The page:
The test includes statements such as, “I’m a believer in the idea that ‘every cloud has a silver lining,'” and, “If something can go wrong for me, it will.” You rate the statements on a scale from highly agree to highly disagree, and the results can be added up to determine your level of optimism or pessimism.

Prior research has shown it’s possible to “train the brain” to be more optimistic, sort of like training a muscle. Using direct measures of brain function and structure, one study found it only took 30 minutes a day of meditation practice over the course of two weeks to produce a measurable change in the brain.

One of the most effective ways to increase optimism, according to a meta-analysis of existing studies, is called the “Best Possible Self” method, where you imagine or journal about yourself in a future in which you have achieved all your life goals and all of your problems have been resolved.

Another technique is to practice gratefulness. Just taking a few minutes each day to write down what makes you thankful can improve your outlook on life. And while you’re at it, list the positive experiences you had that day, which can also raise your optimism.

“And then finally, we know that cognitive behavioral therapies are very effective treatments for depression; pessimism is on the road toward depression,” Rozanski said.

“You can apply the same principles as we do for depression, such as reframing. You teach there is an alternative way to think or reframe negative thoughts, and you can make great progress with a pessimist that way.”

Source: CNN

‘Lab-on-a-Chip’ Blood Test Could Spot Breast Cancer Early

A cutting-edge “lab-on-a-chip” has shown promise in detecting early breast cancers and tumors that have developed in other parts of the body.

Roughly the size of a glass microscope slide, the EV-CLUE uses nanotechnology to pump a tiny amount of blood into eight miniscule channels equipped to detect different markers of cancer, explained co-researcher Liang Xu, a professor of molecular bioscience at the University of Kansas.

How tiny? The EV-CLUE requires about 2 microliters of blood to run a scan, Xu said. A typical droplet of blood contains 50 microliters.

Xu and his colleagues tested their lab-on-a-chip by equipping one of its channels to look for MMP14, an enzyme released by tumors that has been linked to cancer progression. The enzyme attacks healthy cells in ways that seem to promote the spread of cancer.

In early tests focused on MMP14, the device detected early-stage or metastatic breast cancer with 97% accuracy in a first group of 30 people and 93% in a second group of 70 people.

“This highly sensitive technology can catch early signs of cancer metastases. The early detection for cancer metastases is key to reduce the death rate of women with breast cancer,” Xu said.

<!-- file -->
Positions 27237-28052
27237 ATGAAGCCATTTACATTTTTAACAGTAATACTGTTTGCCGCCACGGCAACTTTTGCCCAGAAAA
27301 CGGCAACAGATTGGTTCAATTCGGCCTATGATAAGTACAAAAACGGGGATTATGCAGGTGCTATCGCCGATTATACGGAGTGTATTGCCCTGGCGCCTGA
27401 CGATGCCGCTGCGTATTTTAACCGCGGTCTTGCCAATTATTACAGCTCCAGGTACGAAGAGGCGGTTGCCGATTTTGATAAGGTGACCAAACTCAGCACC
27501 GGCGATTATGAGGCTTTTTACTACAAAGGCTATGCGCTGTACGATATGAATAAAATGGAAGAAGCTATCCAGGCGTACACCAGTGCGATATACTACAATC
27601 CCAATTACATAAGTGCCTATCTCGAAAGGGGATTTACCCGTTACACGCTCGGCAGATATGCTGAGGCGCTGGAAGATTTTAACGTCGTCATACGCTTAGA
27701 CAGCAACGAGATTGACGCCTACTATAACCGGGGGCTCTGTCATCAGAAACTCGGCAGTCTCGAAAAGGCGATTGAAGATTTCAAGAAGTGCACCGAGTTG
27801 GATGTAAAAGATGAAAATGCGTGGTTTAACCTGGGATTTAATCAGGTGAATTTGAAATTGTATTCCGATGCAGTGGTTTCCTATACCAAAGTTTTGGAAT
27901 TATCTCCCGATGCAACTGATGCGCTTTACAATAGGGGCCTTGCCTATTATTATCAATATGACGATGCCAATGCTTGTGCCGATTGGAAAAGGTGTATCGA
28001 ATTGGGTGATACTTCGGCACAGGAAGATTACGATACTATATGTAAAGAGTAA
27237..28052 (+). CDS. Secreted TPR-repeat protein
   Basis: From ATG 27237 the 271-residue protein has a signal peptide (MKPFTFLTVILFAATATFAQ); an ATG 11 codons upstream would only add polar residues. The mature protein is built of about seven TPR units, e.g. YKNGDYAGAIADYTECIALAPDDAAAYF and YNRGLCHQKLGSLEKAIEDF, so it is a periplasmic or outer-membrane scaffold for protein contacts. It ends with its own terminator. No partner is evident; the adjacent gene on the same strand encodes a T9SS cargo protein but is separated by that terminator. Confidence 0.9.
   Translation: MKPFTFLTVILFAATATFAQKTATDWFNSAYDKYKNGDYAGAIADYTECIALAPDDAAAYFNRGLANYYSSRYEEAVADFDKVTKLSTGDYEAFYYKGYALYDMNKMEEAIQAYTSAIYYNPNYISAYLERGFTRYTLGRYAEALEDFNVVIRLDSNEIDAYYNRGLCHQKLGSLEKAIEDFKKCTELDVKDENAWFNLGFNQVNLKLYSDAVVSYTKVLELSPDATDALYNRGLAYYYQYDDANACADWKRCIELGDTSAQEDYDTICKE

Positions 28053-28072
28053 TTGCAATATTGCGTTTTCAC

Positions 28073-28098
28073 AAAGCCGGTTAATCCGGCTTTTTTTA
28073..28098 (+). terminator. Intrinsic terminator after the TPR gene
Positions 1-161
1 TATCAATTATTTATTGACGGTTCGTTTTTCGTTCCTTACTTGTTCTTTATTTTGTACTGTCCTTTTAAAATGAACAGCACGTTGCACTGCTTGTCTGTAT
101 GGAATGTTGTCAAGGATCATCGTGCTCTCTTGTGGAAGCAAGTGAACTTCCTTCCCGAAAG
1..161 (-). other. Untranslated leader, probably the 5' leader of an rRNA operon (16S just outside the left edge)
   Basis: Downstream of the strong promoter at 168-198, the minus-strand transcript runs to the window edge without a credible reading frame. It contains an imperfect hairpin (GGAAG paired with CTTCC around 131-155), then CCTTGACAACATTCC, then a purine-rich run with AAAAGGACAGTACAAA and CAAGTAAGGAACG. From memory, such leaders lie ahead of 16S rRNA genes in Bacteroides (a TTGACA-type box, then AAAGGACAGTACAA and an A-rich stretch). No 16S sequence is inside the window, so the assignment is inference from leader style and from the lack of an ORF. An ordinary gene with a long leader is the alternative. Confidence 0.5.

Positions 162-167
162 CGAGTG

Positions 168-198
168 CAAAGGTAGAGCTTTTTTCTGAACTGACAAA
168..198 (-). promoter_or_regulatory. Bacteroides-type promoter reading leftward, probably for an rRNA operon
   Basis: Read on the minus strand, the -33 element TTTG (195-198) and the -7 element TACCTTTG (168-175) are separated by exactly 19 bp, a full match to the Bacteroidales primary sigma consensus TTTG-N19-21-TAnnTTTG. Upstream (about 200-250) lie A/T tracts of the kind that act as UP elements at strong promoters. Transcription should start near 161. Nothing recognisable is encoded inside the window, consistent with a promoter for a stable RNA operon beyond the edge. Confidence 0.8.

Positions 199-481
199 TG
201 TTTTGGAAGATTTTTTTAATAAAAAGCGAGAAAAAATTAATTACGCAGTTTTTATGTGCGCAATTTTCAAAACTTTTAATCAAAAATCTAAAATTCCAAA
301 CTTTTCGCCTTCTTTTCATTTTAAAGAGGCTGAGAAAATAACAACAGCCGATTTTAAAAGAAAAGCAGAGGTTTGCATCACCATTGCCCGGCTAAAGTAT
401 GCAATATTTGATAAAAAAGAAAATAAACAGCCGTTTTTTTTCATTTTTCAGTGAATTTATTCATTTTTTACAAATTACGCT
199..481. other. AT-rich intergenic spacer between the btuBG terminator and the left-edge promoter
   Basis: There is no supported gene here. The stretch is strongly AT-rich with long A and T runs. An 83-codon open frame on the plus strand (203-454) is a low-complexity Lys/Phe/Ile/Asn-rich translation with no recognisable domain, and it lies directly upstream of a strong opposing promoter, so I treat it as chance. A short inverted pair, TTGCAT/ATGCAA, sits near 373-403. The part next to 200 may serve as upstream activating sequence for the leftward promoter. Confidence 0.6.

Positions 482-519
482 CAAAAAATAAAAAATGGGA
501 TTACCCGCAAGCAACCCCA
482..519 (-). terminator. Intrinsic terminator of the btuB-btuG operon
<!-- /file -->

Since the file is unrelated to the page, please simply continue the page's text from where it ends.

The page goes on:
The chances of long-term survival are high for women whose breast cancer is caught early, the researchers noted. The five-year survival rate of women with localized breast cancer is 99%, but only 86% for those whose cancer has spread to the lymph nodes and 27% if tumors have appeared in far-flung parts of the body.

The problem is that once a breast cancer has migrated outside its original location, cancerous cells can hide undetected elsewhere in the body, Xu said. This technology could root out those hidden tumors.

This new technology is one of many efforts to develop a “liquid biopsy” that would use blood tests to find cancer, said Dr. Bill Cance, chief medical and scientific officer with the American Cancer Society.

Tumors shed many different types of chemicals and matter into the bloodstream, and these telltale signs could help detect cancer that’s not yet advanced.

“This is proof of principle that it has potential,” Cance said of the EV-CLUE’s first results. “But like other new technology, it’s going to need a lot of patients to validate it.”

Such a liquid biopsy could one day supplant mammograms as the initial screening tool for breast cancer, if it is proven through rigorous testing to be accurate, Cance said.

“They need to be as close to 100% accurate as you can get,” Cance said. “That said, if a patient could get a blood test that could detect whether you have a cancer and at what stage, that would be such a useful screening tool.”

Armed with such a blood test, doctors might then use mammograms only after cancer has been detected, to confirm the test’s results and find the location of the tumor, Cance said.

The EV-CLUE chips are created using a 3-D printer, in a process that could be distributed widely and affordably, Xu said. He added that using the chips would be “much cheaper than a mammogram.”

The chips would not be limited to breast cancer detection, either. Researchers have just started an early trial to see if the EV-CLUE can detect lung cancer as well, Xu said.

“This is not limited to breast cancer,” Xu said. “MMP14 exists in many, many other types of cancer.”

The early results of the EV-CLUE were published in the journal Science Translational Medicine.

Source: HealthDay